The above summary of the present invention is not intended to describe each disclosed embodiment or every implementation of the present invention. The description that follows more particularly exemplifies illustrative embodiments. In several places throughout the application, guidance is provided through lists of examples, which examples can be used in various combinations. In each instance, the recited list serves only as a representative group and should not be interpreted as an exclusive list.

DETAILED DESCRIPTION OF ILLUSTRATIVE EMBODIMENTS

Compositions described herein provide effective topical antimicrobial activity and are accordingly useful in the local treatment and/or prevention of conditions that are caused, or aggravated by, microorganisms (including viruses, bacteria, fungi, mycoplasma, and protozoa) on various mammalian tissues, particularly the urethra, vaginal tissue, anterior nares, upper nares, and lower sinuses.

More particularly, the compositions described herein are useful for the decolonization of the internal surface of an opening, which can be an orifice, a channel, a canal (e.g., a urethra) that leads to an internal body space (e.g., an internal cavity such as the bladder) that is prone to infection, prior to insertion of an instrument (e.g., a medical device such as a catheter).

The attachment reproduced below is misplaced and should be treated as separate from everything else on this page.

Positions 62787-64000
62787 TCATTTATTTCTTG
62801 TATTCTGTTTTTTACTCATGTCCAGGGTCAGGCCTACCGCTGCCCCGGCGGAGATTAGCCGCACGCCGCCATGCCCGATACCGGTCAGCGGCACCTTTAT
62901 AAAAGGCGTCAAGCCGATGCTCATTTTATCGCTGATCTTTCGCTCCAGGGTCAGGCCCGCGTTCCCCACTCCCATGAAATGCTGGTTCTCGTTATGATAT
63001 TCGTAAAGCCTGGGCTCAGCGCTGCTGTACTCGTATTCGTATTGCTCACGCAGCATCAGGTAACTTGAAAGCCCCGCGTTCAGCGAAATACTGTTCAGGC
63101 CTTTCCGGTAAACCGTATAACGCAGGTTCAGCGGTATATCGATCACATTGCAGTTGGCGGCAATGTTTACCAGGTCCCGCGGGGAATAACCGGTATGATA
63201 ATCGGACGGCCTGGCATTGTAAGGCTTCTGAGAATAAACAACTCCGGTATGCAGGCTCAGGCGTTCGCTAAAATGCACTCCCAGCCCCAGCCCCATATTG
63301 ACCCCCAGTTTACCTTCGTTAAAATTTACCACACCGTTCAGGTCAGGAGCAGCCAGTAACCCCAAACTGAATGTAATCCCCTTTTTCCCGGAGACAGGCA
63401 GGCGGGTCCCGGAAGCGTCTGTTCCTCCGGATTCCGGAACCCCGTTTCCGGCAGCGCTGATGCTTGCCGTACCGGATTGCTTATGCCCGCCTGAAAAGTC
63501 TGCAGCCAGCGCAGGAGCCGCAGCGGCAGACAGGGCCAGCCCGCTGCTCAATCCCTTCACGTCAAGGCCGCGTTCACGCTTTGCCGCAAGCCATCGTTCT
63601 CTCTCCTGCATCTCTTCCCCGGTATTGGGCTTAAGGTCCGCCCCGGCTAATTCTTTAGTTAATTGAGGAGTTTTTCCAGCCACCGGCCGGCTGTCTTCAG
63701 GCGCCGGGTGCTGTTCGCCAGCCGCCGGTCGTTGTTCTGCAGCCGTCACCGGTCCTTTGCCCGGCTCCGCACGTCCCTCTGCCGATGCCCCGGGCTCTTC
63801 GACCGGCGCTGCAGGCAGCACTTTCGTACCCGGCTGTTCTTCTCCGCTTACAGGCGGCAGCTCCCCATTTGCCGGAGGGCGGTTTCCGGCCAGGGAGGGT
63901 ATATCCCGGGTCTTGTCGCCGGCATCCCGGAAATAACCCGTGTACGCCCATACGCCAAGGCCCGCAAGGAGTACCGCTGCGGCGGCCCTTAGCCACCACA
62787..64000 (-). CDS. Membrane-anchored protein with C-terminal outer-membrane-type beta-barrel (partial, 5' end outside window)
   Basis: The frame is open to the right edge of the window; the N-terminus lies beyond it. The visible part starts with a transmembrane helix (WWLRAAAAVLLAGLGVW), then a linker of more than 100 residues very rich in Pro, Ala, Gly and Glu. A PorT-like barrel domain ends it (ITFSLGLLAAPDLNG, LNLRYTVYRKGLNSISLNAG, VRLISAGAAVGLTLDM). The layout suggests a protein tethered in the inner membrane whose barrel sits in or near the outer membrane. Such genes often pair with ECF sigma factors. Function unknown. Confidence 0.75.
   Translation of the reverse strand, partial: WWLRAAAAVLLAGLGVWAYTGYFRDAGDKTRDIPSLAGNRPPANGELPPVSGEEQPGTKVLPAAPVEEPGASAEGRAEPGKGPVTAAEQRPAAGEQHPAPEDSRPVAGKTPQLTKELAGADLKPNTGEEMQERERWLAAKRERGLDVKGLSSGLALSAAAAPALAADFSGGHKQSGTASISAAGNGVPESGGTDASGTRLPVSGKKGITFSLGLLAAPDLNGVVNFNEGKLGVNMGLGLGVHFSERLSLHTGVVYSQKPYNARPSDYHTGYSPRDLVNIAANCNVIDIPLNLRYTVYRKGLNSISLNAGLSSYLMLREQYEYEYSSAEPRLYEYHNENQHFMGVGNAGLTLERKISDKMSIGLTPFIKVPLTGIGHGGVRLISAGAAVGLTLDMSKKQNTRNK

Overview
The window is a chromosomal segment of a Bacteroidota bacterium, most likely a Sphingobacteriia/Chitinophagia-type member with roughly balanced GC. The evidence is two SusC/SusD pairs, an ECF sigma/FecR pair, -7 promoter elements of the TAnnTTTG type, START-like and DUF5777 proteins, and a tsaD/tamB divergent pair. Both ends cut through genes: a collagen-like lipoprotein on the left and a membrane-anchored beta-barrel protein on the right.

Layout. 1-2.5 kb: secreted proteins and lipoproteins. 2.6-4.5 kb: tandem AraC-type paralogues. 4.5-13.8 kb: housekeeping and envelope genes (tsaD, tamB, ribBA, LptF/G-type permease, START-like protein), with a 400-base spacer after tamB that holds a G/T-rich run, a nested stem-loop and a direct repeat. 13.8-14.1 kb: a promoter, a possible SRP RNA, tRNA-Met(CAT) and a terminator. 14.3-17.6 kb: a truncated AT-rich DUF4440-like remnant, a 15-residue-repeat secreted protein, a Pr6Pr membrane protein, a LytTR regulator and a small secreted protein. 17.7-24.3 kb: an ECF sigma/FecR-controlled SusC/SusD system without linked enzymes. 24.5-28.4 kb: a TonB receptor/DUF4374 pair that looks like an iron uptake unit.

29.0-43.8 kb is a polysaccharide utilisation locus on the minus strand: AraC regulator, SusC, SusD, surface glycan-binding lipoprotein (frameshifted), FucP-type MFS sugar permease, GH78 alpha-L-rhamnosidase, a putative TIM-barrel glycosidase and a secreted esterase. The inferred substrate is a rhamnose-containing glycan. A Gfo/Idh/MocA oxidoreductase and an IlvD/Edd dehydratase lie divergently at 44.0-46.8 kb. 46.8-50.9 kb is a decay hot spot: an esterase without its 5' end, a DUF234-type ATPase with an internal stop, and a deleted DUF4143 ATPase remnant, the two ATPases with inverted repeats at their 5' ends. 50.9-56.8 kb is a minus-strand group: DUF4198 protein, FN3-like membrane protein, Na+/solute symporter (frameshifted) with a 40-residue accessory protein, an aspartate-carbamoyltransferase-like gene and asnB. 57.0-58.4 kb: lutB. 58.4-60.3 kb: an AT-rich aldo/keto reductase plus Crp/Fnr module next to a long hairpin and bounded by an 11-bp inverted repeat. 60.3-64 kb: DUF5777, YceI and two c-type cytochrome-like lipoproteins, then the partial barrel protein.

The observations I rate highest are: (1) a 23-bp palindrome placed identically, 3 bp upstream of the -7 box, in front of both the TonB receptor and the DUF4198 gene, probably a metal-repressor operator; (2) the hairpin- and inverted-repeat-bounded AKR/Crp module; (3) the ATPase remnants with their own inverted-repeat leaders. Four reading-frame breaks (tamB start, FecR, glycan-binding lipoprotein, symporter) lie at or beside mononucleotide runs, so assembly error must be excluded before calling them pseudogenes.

Examples of such openings, the cavities to which the openings lead, and the typical instruments that are used in such openings for access to the cavities are as follows:

Opening
(e.g., Canal)Body CavityInstrument
UrethraBladderCatheter or surgical instrument
Oral cavityLungsEndotracheal tube
Oral cavityStomachGastric tube
Nasal passagesUpper sinusesNG tubes
Surgical puncturePeritoneal cavityDialysis catheter
Surgical incisionLungsTrachea tubes

Compositions described herein can provide effective reduction, prevention, or elimination of microbes, particularly bacteria, yeast, and fungi, and in some cases viruses on the tissue to which it is applied, and thereby help to prevent or prolong the time to infection of the internal cavities (e.g., bladder, abdominal cavity, peritoneal cavity, trachea, lung, stomach, or upper sinuses). Since the contaminating microbes may be of a relatively wide variety, preferred compositions described herein have a broad spectrum of activity.

For example, the present invention provides methods of delaying the onset of an infection or preventing an infection caused by a microbial organism in an internal cavity of a subject upon contacting at least a portion of the interior surface of an opening into the internal cavity with an antimicrobial composition; and subsequently at least partially inserting an instrument into the opening. Other methods of the present invention include killing or inactivating microorganisms in at least a portion of the urethra of a subject by contacting at least a portion of the interior surface of the urethra with an antimicrobial composition; and subsequently at least partially inserting an instrument into the urethra.